G.K. Misra, C.J.
1. Two questions have been referred to this court for answer. They are :
(1) Whether on the facts and in the circumstances of the case, the assessee-company who makes one consolidated charge for providing their client with residential accommodations, services, linen, food etc. is liable to be assessed under the Orissa Sales Tax Act, 1947, on the supply of food to its residents.
(2) Whether on the facts and in the circumstances of the case, the supply of food by the company to its residents constitutes a sale of goods within the meaning of the Orissa Sales Tax Act and as such liable to be assessed under the said Act.
2. The facts on the basis of which the aforesaid two questions have been framed, as referred to in the reference order, are not disputed before us. The Oberoi Palm Beach Hotel at Gopalpur in the district of Ganjam is a registered dealer under the Orissa Sales Tax Act. It carries on the business of hotel-keeping. A composite charge for lodging and boarding is made from each boarder at Rs. 25 to Rs. 30 for a single room and Rs. 45 to Rs. 50 for a double room per day. This charge includes service of providing with residential accommodation, food, linen, hot and cold water etc. If a boarder fails to take his meals at the prescribed hours at the prescribed place in the hotel he is not entitled to any rebate for the value of the food. He also cannot carry the food elsewhere. Neither he is permitted to transfer the food to somebody else. The assessee who is the hotelier claimed that the hotel was not selling or supplying food to such classes of boarders and as such there was no sale under the agreement and the supply of food as an integral part of the residential accommodation does not constitute sale. This contention was negatived right up to the Tribunal and accordingly the petitioner asked for a reference of the aforesaid two questions. In its appellate judgment the Tribunal seems to have been impressed with the force of the argument of the petitioner ; but it was rejected on the ground that Rule 90 of the Orissa Sales Tax Rules stood in the way and being a creature of the statute the Tribunal could not give any relief to the petitioner.
3. The sole question for consideration is whether supply of food to the aforesaid class of persons who do not enter into any separate agreement in respect of the supply of food would constitute 'sale' within the meaning of that expression in the Orissa Sales Tax Act. 'Sale' has been denned in Section 2(g). 'Sale' means with all its grammatical variations and cognate expressions, any transfer of property in goods for cash or deferred payment or other valuable consideration, but does not include a mortgage, hypothecation, charge or pledge and the words 'buy' and 'purchase' shall be construed accordingly.
Thus, in order to constitute 'sale' there must be transfer of property in goods which would always constitute movable property. The impugned agreement of the boarders with the hotelier, the terms of which have already been indicated, would show that there was no separate agreement for sale of food. Supply of food constituted an integral part of the agreement whereunder many other necessary services were also supplied. The value of food was not separately indicated in the agreement. The customer was not entitled to any rebate or reimbursement for non-user of the food at any time. He had not the right to transfer the food to some other place to be consumed by himself. He could not also gift away the food to somebody else. Thus the customer had no right to the food unless he took the same within the specified hour at the specified place. From the aforesaid agreement we cannot construe an independent and separate agreement indicating that there was a sale of food. The contract was indivisible.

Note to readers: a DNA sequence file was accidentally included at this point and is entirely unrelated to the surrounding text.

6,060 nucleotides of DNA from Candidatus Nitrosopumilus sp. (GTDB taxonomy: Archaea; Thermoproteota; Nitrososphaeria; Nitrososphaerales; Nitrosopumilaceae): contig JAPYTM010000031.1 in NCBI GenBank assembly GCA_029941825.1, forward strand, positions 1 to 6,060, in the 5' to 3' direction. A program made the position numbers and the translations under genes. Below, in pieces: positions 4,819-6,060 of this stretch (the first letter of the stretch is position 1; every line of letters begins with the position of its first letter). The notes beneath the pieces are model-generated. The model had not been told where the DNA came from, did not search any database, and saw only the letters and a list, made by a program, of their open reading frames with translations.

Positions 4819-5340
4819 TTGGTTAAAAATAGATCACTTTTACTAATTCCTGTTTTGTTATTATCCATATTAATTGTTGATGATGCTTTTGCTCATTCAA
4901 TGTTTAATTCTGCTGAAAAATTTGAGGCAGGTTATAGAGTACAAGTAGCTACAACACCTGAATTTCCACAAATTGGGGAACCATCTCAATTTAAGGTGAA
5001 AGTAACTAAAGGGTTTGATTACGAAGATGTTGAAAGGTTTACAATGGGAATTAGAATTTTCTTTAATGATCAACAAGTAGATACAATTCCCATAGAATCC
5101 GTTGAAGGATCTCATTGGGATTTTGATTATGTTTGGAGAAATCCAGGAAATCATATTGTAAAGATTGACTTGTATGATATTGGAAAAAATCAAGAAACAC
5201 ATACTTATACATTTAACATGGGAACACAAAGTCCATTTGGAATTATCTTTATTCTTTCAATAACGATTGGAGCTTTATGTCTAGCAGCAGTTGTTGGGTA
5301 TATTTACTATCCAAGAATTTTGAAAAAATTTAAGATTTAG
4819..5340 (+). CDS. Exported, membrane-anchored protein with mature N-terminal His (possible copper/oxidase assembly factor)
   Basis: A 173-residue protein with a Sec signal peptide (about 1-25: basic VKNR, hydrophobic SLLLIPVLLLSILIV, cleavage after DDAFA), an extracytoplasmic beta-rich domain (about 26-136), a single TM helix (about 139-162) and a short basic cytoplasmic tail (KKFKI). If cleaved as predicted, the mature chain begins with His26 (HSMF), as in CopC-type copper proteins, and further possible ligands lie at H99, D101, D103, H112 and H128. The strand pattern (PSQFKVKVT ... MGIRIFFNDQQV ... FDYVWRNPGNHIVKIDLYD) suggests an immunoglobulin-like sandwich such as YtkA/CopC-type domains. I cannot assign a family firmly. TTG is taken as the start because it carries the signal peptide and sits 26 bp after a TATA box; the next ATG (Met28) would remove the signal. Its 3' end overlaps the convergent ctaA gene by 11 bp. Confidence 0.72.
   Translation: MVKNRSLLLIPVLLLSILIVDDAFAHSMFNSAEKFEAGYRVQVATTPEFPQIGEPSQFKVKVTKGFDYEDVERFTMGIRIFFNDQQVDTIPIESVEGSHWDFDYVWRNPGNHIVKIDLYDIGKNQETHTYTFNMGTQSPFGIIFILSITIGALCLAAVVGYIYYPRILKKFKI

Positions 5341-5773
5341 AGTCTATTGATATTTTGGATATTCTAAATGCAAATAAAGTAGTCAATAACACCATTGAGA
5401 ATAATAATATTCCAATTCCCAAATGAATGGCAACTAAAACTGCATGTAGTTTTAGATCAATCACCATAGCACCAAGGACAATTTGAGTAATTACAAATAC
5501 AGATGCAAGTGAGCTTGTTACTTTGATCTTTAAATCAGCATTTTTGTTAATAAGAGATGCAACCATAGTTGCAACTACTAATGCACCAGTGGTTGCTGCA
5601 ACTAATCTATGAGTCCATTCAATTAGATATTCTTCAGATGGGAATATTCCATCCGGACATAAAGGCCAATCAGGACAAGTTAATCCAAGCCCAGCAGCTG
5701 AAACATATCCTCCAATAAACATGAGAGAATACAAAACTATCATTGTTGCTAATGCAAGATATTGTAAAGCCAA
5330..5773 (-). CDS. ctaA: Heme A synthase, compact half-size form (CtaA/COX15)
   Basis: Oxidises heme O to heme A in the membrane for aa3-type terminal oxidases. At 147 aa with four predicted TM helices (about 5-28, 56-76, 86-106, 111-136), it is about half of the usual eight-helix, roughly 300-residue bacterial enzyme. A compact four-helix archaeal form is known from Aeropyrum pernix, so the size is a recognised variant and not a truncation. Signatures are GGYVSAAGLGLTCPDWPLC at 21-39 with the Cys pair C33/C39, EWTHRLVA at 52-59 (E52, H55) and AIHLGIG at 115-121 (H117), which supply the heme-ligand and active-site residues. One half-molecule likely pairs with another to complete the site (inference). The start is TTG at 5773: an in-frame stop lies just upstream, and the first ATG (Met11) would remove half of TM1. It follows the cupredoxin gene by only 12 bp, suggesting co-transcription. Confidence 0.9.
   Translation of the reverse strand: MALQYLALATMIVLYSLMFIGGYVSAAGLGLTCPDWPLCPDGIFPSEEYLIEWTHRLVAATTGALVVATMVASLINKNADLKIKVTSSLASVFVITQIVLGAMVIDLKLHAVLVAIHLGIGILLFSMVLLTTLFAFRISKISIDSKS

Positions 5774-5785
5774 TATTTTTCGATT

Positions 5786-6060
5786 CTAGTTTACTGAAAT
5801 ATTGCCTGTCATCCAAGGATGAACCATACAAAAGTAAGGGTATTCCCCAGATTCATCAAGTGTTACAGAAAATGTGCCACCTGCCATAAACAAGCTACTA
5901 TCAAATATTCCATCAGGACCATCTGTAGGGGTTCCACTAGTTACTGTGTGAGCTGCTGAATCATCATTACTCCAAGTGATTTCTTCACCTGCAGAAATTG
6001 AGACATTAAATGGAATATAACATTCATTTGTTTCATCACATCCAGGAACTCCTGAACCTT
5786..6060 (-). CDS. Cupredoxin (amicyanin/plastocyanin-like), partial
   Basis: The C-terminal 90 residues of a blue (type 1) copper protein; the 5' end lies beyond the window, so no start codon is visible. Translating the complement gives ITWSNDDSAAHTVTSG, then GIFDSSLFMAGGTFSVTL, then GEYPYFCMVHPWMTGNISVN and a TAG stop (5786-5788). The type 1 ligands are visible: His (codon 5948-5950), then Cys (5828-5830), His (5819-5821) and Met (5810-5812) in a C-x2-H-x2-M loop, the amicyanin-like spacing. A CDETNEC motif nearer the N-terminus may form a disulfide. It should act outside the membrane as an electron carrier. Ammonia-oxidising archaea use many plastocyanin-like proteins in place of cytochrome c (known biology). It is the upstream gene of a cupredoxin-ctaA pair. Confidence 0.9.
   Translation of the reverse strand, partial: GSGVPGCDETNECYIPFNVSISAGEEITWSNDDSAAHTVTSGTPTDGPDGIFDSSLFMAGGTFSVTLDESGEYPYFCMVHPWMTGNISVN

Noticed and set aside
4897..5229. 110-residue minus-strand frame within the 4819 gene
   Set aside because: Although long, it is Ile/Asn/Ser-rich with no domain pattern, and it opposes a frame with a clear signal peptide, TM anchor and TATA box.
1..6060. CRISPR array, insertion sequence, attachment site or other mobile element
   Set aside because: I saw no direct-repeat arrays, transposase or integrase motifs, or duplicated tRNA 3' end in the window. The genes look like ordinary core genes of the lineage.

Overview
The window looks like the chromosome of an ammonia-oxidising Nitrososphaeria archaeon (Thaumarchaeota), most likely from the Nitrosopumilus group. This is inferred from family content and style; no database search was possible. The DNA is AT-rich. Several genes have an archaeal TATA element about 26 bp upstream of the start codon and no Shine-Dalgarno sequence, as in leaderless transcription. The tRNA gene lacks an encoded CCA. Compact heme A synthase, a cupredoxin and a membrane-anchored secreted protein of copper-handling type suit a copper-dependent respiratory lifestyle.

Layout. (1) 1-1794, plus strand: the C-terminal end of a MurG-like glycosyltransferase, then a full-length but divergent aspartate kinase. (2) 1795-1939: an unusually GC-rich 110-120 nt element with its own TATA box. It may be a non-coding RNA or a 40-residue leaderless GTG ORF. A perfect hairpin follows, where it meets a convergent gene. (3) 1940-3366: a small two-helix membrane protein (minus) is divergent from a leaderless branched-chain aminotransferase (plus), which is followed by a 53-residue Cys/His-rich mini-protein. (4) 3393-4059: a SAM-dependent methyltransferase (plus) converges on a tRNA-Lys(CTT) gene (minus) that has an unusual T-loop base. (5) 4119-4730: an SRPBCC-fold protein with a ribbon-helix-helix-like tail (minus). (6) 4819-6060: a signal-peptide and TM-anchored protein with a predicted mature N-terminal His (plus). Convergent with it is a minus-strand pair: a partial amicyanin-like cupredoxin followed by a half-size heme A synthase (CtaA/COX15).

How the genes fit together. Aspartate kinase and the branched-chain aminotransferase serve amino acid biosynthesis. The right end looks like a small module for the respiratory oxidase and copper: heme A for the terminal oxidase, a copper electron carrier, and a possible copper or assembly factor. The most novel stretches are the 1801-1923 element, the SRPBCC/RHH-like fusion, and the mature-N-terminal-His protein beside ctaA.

4. Rule 90 of the 'Orissa Sales Tax Rules does not stand in the way of the aforesaid construction. It runs thus ;
90. (1) A dealer who carries on business of running a hotel or a refreshment or any other establishment for selling or supplying meals, refreshments, drinks and such other articles or as the manufacturer of confectionery articles for retail sale shall pay, in lieu of the tax assessable on his taxable turnover under the provisions of the Act, a sum calculated at the rate of five naye paise in the rupee on a percentage of his annual turnover of sales as shown below:....
The rule is intra vires and not ultra vires. It refers to sale of meals, refreshments, drinks and other articles when separately done. For instance, an outsider who does not propose to reside in the hotel can go in, take a particular lunch and pay the price separately. In such a case the price of the meals would be assessable to sales tax. The rule is therefore intra vires and does not militate against the construction given by us that under the impugned agreement supply of food is not assessable to sales tax.
5. Our view is also supported by a decision of a Single Judge of the Punjab High Court at Chandigarh in Associated Hotels of India Ltd. v. The Excise and Taxation Officer, Simla andAnr.  17 S.T.C. 555. Exactly on identical facts his Lordship came to the conclusion that there was no separate agreement for sale and the supply of foodstuff constituting an integral part of an agreement of the aforesaid nature does not constitute sale. The judgment of the Single Judge was affirmed in appeal, in State of Punjab andAnr. v. Associated Hotels of India Ltd.  20 S.T.C. 1.
6. On the aforesaid analysis we would answer the first question in the negative. The second question is irrelevant as the same concept is involved in the first question. We answer the second question in the negative.
7. In the result, the references are accepted ; but in the circumstances without costs. The dealer is entitled to the refund of the reference fees in all the cases.
S. Acharya, J.